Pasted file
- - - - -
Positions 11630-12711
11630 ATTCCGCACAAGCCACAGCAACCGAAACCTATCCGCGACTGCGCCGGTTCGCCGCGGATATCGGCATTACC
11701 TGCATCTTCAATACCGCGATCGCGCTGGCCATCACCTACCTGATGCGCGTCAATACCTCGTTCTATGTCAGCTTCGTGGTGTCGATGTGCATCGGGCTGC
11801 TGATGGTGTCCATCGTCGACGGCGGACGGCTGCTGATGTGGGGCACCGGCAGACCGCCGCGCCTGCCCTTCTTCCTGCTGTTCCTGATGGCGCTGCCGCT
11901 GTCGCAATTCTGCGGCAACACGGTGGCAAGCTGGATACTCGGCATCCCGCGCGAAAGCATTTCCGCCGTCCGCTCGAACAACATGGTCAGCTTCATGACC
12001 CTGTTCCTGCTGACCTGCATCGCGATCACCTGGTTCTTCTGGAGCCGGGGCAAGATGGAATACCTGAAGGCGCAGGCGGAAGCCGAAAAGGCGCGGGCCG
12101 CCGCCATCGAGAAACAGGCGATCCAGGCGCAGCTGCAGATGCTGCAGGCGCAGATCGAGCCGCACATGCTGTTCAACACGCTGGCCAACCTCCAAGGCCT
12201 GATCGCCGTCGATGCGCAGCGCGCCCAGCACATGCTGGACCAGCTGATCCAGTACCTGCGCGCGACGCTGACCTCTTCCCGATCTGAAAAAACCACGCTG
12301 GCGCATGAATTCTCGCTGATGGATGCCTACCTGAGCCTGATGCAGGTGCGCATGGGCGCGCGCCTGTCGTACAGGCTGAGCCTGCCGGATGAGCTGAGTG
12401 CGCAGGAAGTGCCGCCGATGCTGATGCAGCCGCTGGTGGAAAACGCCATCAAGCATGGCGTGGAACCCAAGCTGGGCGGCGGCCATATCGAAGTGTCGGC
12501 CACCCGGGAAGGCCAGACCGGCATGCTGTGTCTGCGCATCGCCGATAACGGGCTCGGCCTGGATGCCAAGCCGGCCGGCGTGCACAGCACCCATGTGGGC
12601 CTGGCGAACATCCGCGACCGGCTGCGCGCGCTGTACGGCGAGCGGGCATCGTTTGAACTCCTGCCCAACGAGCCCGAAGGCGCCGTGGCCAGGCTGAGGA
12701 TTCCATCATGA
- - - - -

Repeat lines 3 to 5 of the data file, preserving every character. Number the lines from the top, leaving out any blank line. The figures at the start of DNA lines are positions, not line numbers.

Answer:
11701 TGCATCTTCAATACCGCGATCGCGCTGGCCATCACCTACCTGATGCGCGTCAATACCTCGTTCTATGTCAGCTTCGTGGTGTCGATGTGCATCGGGCTGC
11801 TGATGGTGTCCATCGTCGACGGCGGACGGCTGCTGATGTGGGGCACCGGCAGACCGCCGCGCCTGCCCTTCTTCCTGCTGTTCCTGATGGCGCTGCCGCT
11901 GTCGCAATTCTGCGGCAACACGGTGGCAAGCTGGATACTCGGCATCCCGCGCGAAAGCATTTCCGCCGTCCGCTCGAACAACATGGTCAGCTTCATGACC